Plans, Part 1. Plot a Path to your Product

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Plan: noun — a detailed formulation of a program of action.
–Merriam Webster dictionary

Introduction

You now have more clarity about your purpose, a product definition, specific goals, policies, people, and places.

  • As you defined your product and goals, you saw some actions you can take to move in the direction of realizing those goals.
  • You probably also saw some ways other people could help you realize your goals.
  • You may also have seen ways your environment (your various places) may help or hinder you reaching those goals.

Practice

Now it’s time to update your list of goals with more goals and actions you and others can fulfill to help you realize your goals.

  • It may help to think about one product goal at a time and write whatever intermediate goals and actions will be necessary to meet them.
  • Similarly, write whatever actions come to mind where people and places are concerned.
  • With your “new, improved” list of actions and goals, your new goals may also raise new actions to take. Write those down too.

Practice photo by Kobu Agency on Unsplash

Act

Review your list of goals and actions, and rank them into whatever order seems most reasonable for the named actions and goals.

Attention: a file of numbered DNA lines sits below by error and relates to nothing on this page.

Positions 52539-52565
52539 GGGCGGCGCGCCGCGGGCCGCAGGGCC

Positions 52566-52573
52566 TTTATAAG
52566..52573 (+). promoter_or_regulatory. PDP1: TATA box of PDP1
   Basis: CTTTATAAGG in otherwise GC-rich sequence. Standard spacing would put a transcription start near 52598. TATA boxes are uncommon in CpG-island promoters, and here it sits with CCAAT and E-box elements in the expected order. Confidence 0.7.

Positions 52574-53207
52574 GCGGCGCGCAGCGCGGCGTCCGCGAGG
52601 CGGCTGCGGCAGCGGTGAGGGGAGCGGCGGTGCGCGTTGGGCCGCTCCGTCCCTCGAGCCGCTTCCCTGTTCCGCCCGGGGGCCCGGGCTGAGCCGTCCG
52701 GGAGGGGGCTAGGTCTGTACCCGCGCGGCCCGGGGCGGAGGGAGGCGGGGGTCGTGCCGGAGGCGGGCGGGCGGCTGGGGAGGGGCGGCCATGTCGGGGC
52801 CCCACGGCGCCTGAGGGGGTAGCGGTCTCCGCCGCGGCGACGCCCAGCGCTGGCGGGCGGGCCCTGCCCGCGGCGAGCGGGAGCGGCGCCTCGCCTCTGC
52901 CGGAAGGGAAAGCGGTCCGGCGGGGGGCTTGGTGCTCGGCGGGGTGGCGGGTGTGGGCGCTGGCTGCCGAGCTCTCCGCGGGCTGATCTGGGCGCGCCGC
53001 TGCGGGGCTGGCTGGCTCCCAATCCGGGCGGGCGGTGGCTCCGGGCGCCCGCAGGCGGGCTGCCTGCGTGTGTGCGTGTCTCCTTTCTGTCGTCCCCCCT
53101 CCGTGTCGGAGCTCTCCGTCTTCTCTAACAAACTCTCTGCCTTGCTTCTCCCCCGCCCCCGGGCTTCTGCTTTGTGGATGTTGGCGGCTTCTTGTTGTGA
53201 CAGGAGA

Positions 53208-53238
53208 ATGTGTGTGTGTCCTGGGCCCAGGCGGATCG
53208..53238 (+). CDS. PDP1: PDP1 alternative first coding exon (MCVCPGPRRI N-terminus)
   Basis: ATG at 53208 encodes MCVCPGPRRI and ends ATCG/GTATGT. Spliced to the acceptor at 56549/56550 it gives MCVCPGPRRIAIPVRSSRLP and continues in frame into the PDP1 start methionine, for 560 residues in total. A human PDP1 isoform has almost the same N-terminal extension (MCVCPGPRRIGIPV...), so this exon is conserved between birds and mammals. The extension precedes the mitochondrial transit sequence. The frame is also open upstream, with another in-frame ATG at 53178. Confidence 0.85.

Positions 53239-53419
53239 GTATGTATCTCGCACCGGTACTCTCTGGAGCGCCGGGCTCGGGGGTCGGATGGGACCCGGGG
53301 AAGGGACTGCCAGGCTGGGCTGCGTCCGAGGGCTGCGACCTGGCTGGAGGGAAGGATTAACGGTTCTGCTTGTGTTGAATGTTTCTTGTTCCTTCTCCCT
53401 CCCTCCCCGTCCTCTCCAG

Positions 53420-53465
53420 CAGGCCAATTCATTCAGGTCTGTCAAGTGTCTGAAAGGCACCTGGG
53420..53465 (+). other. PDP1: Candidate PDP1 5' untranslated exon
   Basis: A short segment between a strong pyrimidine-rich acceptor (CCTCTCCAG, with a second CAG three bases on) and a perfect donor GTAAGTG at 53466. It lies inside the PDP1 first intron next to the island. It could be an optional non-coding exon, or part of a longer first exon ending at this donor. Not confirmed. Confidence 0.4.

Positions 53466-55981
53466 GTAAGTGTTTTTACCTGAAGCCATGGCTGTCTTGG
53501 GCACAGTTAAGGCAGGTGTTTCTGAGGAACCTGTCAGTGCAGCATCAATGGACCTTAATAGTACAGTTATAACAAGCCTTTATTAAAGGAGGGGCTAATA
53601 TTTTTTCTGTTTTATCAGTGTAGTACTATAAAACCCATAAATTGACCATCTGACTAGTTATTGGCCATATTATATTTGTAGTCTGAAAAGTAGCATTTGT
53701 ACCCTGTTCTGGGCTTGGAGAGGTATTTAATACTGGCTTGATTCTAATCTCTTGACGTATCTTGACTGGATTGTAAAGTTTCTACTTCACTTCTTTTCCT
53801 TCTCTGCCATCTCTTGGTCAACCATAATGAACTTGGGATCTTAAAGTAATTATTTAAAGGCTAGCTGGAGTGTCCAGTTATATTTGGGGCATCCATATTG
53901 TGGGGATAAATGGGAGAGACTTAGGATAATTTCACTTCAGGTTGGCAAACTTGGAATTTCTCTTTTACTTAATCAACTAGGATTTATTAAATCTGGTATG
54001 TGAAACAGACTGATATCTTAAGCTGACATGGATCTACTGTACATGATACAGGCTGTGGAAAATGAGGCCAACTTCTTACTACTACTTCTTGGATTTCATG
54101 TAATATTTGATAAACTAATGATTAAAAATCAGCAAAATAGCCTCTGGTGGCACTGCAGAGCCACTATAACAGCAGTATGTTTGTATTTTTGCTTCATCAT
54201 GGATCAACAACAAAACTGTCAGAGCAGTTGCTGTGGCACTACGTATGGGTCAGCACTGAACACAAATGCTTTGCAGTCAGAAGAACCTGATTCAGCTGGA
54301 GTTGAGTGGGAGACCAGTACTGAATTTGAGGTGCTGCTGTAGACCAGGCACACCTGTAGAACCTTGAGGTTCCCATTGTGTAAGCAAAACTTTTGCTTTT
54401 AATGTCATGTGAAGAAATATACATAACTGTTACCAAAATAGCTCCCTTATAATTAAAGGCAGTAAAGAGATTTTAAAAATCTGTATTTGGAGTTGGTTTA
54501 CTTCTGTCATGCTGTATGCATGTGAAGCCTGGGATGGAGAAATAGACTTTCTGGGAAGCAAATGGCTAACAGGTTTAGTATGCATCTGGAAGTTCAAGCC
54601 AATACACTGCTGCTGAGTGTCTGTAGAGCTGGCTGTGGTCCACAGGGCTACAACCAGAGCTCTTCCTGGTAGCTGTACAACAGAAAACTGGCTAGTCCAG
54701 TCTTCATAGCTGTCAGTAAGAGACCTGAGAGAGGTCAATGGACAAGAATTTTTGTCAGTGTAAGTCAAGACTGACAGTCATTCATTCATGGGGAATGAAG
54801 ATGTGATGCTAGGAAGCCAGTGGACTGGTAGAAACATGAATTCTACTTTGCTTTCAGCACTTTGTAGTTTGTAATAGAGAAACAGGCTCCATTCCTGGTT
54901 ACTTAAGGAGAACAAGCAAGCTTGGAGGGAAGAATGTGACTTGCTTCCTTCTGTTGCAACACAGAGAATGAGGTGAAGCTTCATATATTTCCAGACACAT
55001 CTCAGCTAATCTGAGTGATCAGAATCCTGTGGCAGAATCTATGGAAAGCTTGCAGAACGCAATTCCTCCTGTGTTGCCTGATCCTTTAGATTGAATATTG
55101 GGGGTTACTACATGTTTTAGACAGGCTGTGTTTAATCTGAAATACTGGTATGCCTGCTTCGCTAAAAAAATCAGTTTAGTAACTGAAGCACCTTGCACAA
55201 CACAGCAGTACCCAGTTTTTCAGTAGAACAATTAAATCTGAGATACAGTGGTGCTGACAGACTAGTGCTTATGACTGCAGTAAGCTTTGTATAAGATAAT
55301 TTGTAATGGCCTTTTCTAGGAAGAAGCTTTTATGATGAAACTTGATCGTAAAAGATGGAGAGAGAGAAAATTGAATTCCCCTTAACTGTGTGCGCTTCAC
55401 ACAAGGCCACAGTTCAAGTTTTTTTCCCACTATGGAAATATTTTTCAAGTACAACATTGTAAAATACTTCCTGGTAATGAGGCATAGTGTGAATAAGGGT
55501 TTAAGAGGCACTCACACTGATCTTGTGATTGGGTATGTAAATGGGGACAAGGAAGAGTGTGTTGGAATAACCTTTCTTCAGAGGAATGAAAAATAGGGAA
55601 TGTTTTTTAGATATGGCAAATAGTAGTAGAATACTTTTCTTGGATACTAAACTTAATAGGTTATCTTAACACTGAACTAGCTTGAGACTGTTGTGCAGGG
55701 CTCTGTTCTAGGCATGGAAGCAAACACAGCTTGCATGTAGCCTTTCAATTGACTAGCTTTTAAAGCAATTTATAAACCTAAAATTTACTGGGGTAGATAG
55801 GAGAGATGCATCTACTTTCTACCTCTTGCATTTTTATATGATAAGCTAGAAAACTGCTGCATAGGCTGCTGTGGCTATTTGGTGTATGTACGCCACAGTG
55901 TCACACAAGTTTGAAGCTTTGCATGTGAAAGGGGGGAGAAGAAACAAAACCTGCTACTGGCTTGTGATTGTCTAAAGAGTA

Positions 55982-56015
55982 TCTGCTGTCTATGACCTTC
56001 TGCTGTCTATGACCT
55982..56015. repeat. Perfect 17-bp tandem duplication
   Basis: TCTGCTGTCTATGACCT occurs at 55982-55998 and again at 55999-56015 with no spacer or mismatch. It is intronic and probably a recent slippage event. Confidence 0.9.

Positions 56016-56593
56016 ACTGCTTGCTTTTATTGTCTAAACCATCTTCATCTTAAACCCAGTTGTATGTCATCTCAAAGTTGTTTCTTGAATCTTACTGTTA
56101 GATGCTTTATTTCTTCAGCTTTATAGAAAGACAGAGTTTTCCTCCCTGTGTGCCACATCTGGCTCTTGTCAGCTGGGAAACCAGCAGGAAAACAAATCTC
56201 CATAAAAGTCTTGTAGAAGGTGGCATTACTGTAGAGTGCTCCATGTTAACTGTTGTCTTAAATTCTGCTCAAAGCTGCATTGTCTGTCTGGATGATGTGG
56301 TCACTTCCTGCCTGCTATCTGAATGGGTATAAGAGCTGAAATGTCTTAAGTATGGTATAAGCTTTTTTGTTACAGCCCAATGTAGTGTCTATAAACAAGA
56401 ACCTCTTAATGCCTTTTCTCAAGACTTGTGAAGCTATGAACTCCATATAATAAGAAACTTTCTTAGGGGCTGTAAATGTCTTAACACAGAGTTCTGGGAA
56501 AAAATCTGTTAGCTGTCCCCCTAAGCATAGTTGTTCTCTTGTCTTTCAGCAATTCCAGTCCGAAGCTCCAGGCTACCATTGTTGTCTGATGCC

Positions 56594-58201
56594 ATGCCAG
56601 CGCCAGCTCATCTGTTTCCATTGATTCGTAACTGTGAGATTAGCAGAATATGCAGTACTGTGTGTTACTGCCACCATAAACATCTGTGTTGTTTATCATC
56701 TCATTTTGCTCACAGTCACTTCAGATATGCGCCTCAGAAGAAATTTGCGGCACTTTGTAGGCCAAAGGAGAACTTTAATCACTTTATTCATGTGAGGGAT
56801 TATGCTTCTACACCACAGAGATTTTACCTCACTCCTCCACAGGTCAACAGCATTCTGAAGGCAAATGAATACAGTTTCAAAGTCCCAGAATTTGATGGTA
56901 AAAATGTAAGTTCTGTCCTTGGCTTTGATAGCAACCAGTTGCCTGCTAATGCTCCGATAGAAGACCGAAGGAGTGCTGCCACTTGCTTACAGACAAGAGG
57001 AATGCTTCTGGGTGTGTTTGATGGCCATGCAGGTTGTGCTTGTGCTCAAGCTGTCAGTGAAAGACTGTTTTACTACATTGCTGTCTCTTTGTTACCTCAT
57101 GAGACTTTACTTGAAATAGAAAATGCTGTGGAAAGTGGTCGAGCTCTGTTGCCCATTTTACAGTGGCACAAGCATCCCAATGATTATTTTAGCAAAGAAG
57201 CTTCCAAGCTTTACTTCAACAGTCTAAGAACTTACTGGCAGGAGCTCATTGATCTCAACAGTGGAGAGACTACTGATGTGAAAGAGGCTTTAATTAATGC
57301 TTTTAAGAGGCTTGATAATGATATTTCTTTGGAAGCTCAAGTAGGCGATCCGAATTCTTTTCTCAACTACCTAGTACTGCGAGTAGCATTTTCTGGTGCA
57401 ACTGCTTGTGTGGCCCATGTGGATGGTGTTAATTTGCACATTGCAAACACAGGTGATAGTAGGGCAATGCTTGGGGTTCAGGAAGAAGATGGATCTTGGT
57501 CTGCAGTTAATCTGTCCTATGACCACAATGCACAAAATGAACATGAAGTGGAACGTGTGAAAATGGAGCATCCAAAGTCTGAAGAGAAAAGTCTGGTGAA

1. You may wish to start with easy things and “low hanging fruit”. These have the immediate benefit of demonstrable success early on, which is inspiring and inspires continued action and progress.
  2. You may see there are things that are clear LMT required before other things can be completed. Of course, schedule these earlier in your plan.
  3. Finally, you may see some things can be broken down into smaller items or tasks. Breaking these down helps to visualize the work to be performed and facilitates faster starting and finishing of them, as the easier a task appears the more quickly we are to start and finish it.
Caution: As you create this list, it can seem overwhelming. So much to do!

Don’t worry.

Remember
  • You only need to do one thing at a time.
  • You only need to ask one person at a time to do one thing.
  • Every action you take on these areas is progress in the right direction.
  • Any thing you see to do that you are not doing or where you’re not seeing progress, is a place to look more closely and ask, “how can this work be broken down into smaller items that can be started and finished more easily or quickly (write about the two-minute and 10-minute rules)?” and “who else can I ask about how to do this?”, then ask them!
How far you’ve come:

Your Power Board (or whatever you’ve chosen to call yours), now has your:

  1. Purpose
  2. Policies
  3. Product definition
  4. People
  5. Places
  6. The Plans you created before and in this lesson

Next: Ask your key team members how they’d improve the plan

Caution: Don’t get stuck now, and don’t get attached to your plan, unless you intend to go it all alone.

Note: To get the best results in any undertaking, NEVER go it alone.

Next: Enlist a team to help you plan

Click the link above and
continue planning with your team

For more information

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